As Charles Dickens once wrote, “It was the best of times, it was the worst of times…it was the season of light, it was the season of darkness.”
He wrote this to take stock of the haves and have-nots of Victorian England. The world Penn women’s basketball played in this weekend is vastly different from the one Dickens wrote about, but her message still holds true. The team’s performances on Friday night and Saturday afternoon were almost as opposite as light and dark.
Against Columbia on Friday night, the Quakers were completely outplayed for 40 minutes, ultimately succumbing 72-50 to a Lions side they beat at the Palestra four weeks earlier. The final score doesn’t do the destruction justice, though. Penn was wiped out in almost every statistical category, including 16-7 in offensive rebounds, 22-7 in assists and an incredibly poor 30-0 in quick break points.
But less than 24 hours later, the team bounced back with a game-winning performance at Cornell, deftly beating the Big Red 67-54. The team that looked slow and cold the night before was playing loose, fitting in well as a team, and looking like a team that could be a serious threat in the Ivy League tournament.
Many of the questions I had leaving Levien Gymnasium were answered on Saturday night, the biggest being whether the team can generate offense outside of senior guard Kayla Padilla and junior forward Jordan Obi. On Friday night, the rest of the squad underperformed, with only one player scoring multiple field goals. Almost every possession seemed to hinge on Padilla or Obi overcoming a tough defense to make a layup or a contested jumper.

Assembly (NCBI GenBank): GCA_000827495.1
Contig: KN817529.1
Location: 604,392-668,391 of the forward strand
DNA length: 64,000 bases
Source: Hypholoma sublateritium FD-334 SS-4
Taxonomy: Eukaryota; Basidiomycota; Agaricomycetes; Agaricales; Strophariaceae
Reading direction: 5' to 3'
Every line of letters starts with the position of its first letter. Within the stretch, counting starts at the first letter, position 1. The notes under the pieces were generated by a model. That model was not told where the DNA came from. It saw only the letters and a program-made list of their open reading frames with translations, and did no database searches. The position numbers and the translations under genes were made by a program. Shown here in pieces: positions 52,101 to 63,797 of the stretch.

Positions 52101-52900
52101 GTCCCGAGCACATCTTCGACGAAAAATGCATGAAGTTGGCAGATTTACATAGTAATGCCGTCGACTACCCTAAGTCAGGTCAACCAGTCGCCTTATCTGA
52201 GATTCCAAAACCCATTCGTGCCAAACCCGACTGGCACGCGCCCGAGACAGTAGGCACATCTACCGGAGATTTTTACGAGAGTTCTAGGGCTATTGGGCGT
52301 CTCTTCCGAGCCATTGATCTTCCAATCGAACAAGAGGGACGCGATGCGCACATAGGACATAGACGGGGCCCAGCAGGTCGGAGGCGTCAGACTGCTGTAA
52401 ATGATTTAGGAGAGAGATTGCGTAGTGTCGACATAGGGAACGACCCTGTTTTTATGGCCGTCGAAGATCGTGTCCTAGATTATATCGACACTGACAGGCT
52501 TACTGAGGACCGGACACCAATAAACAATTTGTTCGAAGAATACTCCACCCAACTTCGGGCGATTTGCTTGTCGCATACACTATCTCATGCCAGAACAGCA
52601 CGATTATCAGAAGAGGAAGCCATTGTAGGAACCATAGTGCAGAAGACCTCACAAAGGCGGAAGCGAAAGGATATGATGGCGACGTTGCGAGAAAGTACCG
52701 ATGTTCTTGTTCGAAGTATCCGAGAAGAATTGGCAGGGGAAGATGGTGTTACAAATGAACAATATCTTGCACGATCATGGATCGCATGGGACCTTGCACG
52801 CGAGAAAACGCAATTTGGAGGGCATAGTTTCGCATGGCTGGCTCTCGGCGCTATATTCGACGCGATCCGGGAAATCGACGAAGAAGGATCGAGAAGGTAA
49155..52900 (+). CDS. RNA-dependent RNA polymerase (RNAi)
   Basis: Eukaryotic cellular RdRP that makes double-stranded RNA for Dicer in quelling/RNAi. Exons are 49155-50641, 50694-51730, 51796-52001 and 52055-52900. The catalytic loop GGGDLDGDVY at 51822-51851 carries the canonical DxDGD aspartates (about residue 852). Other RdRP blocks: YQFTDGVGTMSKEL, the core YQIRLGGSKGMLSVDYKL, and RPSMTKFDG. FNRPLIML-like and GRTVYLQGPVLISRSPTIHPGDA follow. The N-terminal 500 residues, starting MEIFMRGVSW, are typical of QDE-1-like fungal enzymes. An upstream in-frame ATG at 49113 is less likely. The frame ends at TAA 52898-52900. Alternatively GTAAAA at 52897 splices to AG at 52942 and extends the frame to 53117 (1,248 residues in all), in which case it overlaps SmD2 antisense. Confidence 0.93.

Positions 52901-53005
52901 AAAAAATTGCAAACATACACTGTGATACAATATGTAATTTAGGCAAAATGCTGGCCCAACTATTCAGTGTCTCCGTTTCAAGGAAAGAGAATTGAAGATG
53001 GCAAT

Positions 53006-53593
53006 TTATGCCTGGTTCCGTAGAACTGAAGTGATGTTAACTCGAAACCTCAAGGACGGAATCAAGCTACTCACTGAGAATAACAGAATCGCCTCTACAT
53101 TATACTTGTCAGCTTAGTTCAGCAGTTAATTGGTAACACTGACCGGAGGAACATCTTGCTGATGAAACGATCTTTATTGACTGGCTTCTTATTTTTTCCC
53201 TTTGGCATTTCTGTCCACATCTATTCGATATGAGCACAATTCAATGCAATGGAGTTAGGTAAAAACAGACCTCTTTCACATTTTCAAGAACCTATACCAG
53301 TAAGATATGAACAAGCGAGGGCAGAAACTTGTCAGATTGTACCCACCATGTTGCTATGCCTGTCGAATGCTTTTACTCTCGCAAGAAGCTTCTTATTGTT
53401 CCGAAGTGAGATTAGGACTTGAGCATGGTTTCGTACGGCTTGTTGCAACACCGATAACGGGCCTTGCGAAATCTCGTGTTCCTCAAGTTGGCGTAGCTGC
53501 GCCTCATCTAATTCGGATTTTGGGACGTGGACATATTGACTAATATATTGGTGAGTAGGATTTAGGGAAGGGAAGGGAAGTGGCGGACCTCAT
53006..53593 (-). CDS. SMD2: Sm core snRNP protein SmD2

On Saturday, although Padilla and Obi once again led the Quakers in scoring, others intensified.
Senior guard Mandy McGurk dished out six assists, and the ball seemed to move better overall, with many Quakers making plays for themselves and their teammates.
Another massive flaw on Friday was the transition defense. Penn gave up a staggering 30 points in transition, and it seemed like every time the Lions got a defensive rebound, possession would result in an open three-point or little-contested layup before the shot clock even ran. reaches 20. But on Saturday, the Quakers seemed to be recovering better on defense, giving up just six points on the fast break.
But even though their performance at Cornell answered many questions, some linger, one of which concerns coach Mike McLaughlin’s handling of his rotations. Although the outcome of the game against Columbia became clear shortly after the third quarter, McLaughlin refused to withdraw his starters until there were approximately four minutes left in the game. At the end of the evening, Padilla and Obi played 35 minutes.
Against Cornell, exhaustion set in. The team turned the ball over 20 times and looked tired in the second half. Why did McLaughlin keep his starters on for so long on Friday? I don’t know. What’s scarier is that I’m not sure McLaughlin knows either.
Playing two games without a rest day in between is difficult. Really hard. Basketball is a demanding sport, and winning at this level requires the player to give it their all. If a player is on the ground, she will give everything. McLaughlin should know that, which is why part of his responsibility as a coach is to protect the players from themselves, especially if they have another game the next day. Penn wasn’t making any progress against Columbia, so he should have pulled his starters early to keep them fresh for Saturday.
Fortunately, it didn’t matter. Penn won on Saturday, and the team’s 6-3 conference record is enough to keep them in the coveted top four of the Ancient Eight standings. With five games to go, the Quakers control their own destiny for the Ivy League tournament. They also have five games to answer the remaining questions before each game is life or death.